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[GUEST REVIEW] Narelle Ho Sang Reviews BALD NEW WORLD by Peter Tieryas Liu

REVIEW SUMMARY: In Bald New World, Tieryas Liu explores social complications, structure and
culture of a world in which everyone loses their hair.


BRIEF SYNOPSIS: The story follows Nick Guan as he moves between a Dystopian future set in L.A. and parts of Asia with a twisted plot revealing shocking truths about hair loss on a global scale beneath a seedy underworld filled with spies and murder.

PROS: Descriptive, engaging narrative that is smart in its observations of popular culture; deep, personal narrative set against intense, raw scenes.
CONS: Fast paced ending gave illusion of being a tad rushed.
BOTTOM LINE: A wonderful, clever narrative that builds an intriguing look at a plausible yet fantastic future while remaining a personal story of man’s struggles with societal norms and family.

What would happen if everyone in the world lost their hair? Surely the simple answer would be that we would all be bald. The follow-up question would be to ask, what is the big deal in that? What Peter Tieryas Liu’s Bald New World does is begin with that strange premise, and proceeds to frame an entirely complex narrative that gives rise to a Dystopian future and provides no simple answer. It’s a world built on questioning our narcissism. A world where religion finds popularity in television through an actor’s portrayal of a bloodthirsty Jesus. A world where advertisements become pests that constantly assault the senses, cricket fighting through neurological interfacing is competitive sport, and where Nick Guan — Bald New World’s protagonist — finds himself as he becomes embroiled in a conspiracy plot and the truth surrounding a hairless future.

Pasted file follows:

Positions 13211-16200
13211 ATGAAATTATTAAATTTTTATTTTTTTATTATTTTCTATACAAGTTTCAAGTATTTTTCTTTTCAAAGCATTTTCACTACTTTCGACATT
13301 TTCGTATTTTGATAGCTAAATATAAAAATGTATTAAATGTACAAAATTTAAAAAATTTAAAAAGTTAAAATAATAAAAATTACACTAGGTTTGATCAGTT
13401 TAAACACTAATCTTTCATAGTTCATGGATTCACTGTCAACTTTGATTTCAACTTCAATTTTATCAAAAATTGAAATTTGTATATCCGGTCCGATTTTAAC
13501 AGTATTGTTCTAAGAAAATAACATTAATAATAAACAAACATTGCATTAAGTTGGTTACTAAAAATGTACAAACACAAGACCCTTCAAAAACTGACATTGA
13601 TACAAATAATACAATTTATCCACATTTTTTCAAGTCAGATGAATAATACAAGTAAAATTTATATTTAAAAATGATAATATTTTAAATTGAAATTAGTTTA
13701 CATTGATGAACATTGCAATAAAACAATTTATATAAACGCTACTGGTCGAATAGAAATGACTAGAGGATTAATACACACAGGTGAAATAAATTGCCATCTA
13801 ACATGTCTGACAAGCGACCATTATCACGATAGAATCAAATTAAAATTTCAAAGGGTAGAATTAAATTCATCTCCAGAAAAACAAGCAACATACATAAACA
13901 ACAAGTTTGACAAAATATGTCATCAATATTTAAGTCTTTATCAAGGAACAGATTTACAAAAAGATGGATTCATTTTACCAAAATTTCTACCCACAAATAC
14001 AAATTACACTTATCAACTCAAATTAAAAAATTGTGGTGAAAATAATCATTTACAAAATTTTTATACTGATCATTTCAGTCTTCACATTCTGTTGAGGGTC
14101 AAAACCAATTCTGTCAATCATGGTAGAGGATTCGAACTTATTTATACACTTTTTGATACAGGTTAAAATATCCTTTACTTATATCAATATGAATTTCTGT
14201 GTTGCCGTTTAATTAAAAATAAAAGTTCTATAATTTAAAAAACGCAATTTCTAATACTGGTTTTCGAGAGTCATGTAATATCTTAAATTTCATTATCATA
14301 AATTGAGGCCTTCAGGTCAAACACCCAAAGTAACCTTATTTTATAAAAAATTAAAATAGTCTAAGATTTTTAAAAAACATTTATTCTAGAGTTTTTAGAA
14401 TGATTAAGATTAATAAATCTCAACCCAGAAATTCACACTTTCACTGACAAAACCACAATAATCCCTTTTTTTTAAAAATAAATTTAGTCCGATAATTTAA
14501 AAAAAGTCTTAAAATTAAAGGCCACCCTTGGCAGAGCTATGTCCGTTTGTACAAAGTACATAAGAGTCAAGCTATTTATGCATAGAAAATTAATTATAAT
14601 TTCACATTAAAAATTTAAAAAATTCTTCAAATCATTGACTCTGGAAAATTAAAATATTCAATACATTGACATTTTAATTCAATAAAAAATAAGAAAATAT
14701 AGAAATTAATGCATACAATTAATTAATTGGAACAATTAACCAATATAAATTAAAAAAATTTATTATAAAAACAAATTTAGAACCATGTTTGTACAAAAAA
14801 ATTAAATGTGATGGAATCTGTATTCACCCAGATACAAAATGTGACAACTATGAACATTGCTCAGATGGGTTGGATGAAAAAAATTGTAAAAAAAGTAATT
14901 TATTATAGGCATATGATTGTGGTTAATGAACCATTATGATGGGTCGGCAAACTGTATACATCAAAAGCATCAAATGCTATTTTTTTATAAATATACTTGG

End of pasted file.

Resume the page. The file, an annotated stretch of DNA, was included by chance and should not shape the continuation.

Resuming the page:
Guan’s journey takes him between a smog-filled L.A., and the beautiful and deadly parts of Asia. Food is colorful and appetizing, written and described by Tieryas Liu as love songs to important aspects of Asian culture. It’s sometimes a stark contrast to his imagining of a technological and gritty future, but one crafted to be thoughtful and intelligent. A mysterious plot is aided by a plausible, believable glimpse into this future.

The strength of the narrative comes not just from the world building, but Guan’s personal journey as well. His character is unsure, struggling to come to terms with insecurities stemming from a traumatic and less than nurturing family. It leads Nick to having a troubled and unstable former marriage born of his inability to trust. Bald New World is as much a Dystopian future as it is one man’s struggle with social conventions, survival, and interpersonal relationships. It’s a story entrenched in the complications from lacking a foundation in a family, and how that can have a emotional impact, affecting various facets of life. It’s about the search for human connection and the search for self and self assurance.

Personal struggles foster a deep narrative in Bald New World, but there’s also an intriguing story of espionage that takes place in seedy locations. The story gives rise to tongue and cheek observations on our own obsessive infatuation with popular culture and reality stardom; religion, faith and fanatics; acceptance of video game culture;and a sharp look at how our current socially accepted norms are reversed, giving way to extreme ideas and the raw, unchecked violent yearnings of human nature. Bald New World is a cultural, social, and character study of humanity with lots of insightful and cutting commentary.

Bald New World has it all: a sci-fi setting that is both probable and mesmerizing, an intriguing plot, an engaging character surrounded by others with complicated motivations, and a powerful voice unafraid to discuss the shallow obsessions that feed our fears, our reliance on self-serving manipulations to foster dangerous social structures, while peeling layers away to reveal our dependency on human interaction.

So the question remains: what would happen if everyone in the world lost their hair? What begins as a very simple question leads to an imaginative realm of possibilities.

Narelle Ho Sang has been published on (with a guest editorial piece on Tropical Island Stereotypes in Video Games), is a regular contributor to Kotaku’s reader-run community Talk Amongst Yourselves where she has published nearly 100 articles under the username Zarnyx, and has contributed to

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